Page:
The birthplace of stars are still somewhat of a mystery to astronomers, and as humans continue to expand our knowledge of the universe, we begin to understand more about how stars develop over long stretches of time.
Stars form in specific regions, and one of those regions is Westerlund 2, which is located around 20,000 light-years away from Earth. This star-factory region of space hasn't been observed in high resolution until now, and from the above image, we can see that the star cluster is surrounded by a bubble of gas. It was previously hypothesized that Westerlund 2 was surrounded by two bubbles of gas, but now astronomers understand that its just one.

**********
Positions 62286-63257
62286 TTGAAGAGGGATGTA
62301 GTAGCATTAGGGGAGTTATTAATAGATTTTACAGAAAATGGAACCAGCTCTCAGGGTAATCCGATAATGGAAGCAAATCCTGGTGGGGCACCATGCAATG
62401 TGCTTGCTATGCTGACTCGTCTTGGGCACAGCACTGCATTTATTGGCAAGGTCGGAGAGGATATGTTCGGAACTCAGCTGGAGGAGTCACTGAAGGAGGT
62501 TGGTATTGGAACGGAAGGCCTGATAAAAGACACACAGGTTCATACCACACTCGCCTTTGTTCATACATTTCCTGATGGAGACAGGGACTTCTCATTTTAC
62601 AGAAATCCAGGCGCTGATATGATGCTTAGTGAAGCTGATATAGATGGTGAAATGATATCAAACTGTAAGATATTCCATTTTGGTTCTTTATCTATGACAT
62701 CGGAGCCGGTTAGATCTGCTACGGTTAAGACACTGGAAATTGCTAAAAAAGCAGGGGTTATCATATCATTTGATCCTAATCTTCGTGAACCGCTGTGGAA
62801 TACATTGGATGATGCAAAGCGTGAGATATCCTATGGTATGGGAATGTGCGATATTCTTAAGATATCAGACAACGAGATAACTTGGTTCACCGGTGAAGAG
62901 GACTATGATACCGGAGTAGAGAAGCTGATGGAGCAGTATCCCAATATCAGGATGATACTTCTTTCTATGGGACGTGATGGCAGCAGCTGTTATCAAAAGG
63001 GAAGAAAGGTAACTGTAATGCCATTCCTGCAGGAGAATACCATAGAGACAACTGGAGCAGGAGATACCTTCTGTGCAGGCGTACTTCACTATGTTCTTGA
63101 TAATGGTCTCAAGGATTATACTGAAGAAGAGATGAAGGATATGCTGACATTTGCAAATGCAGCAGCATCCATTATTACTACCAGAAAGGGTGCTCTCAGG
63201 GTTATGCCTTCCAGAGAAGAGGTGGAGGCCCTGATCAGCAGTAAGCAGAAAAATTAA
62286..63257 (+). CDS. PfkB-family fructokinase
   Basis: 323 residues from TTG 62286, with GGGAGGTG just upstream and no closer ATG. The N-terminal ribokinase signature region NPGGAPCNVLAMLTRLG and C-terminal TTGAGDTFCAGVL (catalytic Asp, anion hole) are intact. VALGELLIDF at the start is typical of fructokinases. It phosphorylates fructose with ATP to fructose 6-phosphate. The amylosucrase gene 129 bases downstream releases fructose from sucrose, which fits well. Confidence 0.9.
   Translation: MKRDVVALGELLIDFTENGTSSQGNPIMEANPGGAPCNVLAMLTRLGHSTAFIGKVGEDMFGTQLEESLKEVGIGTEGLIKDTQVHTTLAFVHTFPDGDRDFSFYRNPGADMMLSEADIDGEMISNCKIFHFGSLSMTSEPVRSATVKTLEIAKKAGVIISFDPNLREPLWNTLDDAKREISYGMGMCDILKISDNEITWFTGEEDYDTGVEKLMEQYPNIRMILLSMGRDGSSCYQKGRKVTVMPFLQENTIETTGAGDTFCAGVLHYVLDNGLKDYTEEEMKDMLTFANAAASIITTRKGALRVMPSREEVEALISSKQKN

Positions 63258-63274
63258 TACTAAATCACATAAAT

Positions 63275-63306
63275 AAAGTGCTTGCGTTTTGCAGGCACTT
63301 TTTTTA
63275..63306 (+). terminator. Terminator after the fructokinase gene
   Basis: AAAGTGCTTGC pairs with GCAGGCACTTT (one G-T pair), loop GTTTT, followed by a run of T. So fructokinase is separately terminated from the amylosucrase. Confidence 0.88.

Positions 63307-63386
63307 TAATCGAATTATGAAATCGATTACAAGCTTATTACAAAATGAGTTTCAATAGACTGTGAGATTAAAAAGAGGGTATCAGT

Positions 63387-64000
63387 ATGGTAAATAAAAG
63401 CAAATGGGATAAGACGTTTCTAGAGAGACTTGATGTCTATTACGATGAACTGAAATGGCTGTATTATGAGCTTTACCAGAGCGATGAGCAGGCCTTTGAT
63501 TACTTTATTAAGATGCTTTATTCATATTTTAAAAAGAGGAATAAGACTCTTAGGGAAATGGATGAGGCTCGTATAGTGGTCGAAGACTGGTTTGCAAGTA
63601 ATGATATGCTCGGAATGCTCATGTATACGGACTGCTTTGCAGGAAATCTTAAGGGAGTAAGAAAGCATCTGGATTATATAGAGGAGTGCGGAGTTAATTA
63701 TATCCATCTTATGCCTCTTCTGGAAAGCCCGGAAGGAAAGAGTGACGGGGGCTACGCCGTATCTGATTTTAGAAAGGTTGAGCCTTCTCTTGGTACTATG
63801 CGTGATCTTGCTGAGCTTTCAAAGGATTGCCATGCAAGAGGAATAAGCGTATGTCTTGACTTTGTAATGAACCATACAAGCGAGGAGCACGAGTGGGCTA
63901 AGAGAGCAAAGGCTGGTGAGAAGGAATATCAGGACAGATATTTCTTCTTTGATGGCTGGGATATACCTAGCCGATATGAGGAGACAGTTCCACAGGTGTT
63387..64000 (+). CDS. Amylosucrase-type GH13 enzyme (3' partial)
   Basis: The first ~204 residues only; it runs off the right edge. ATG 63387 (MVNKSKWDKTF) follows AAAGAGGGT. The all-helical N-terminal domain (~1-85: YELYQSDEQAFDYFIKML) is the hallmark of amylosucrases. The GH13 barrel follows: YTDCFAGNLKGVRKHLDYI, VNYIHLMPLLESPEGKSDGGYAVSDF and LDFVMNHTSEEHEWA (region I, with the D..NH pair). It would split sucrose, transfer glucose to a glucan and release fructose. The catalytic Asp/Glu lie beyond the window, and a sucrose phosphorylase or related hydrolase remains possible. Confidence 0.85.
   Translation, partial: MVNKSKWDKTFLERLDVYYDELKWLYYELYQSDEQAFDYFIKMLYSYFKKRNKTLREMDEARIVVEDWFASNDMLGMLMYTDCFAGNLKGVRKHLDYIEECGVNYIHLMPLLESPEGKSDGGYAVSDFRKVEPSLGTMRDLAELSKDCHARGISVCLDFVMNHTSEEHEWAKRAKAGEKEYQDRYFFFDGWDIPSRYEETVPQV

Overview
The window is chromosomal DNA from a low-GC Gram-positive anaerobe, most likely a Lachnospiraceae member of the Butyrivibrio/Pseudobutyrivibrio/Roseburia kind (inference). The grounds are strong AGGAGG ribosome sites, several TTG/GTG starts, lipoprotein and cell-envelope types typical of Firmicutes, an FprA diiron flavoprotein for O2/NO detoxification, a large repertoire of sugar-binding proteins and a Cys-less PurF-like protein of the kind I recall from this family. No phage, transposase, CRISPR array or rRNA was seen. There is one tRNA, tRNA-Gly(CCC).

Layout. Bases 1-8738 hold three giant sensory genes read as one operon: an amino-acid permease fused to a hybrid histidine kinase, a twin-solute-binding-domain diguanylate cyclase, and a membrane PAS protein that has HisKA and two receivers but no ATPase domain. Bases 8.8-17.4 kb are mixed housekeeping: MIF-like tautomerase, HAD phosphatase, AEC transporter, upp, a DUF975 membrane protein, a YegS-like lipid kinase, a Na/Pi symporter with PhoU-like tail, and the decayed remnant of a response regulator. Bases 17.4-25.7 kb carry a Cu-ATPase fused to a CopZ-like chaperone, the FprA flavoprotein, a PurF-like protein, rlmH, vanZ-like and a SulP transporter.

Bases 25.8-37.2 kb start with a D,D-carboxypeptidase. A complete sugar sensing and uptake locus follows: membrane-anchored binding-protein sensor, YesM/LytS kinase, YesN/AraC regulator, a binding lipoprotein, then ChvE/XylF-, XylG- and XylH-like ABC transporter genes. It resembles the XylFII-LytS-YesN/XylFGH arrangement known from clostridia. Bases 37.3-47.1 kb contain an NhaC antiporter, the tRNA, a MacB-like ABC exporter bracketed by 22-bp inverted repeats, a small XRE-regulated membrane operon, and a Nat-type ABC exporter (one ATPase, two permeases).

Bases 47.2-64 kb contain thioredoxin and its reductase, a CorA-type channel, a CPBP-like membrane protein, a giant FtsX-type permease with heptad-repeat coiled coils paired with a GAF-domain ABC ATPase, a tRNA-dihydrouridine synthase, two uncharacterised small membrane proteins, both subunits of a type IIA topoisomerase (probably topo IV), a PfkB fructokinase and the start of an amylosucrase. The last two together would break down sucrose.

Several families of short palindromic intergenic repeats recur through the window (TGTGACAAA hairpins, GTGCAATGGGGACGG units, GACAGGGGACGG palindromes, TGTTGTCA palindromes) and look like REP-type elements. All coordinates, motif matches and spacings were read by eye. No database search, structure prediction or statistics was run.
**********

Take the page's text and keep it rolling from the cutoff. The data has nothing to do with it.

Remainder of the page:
The study's lead author Maitraiyee Tiwari, a postdoctoral associate in astronomy at the University of Maryland, said, "When massive stars form, they blow off much stronger ejections of protons, electrons, and atoms of heavy metal, compared to our sun. These ejections are called stellar winds, and extreme stellar winds are capable of blowing and shaping bubbles in the surrounding clouds of cold, dense gas. We observed just such a bubble centered around the brightest cluster of stars in this region of the galaxy, and we were able to measure its radius, mass, and the speed at which it is expanding."
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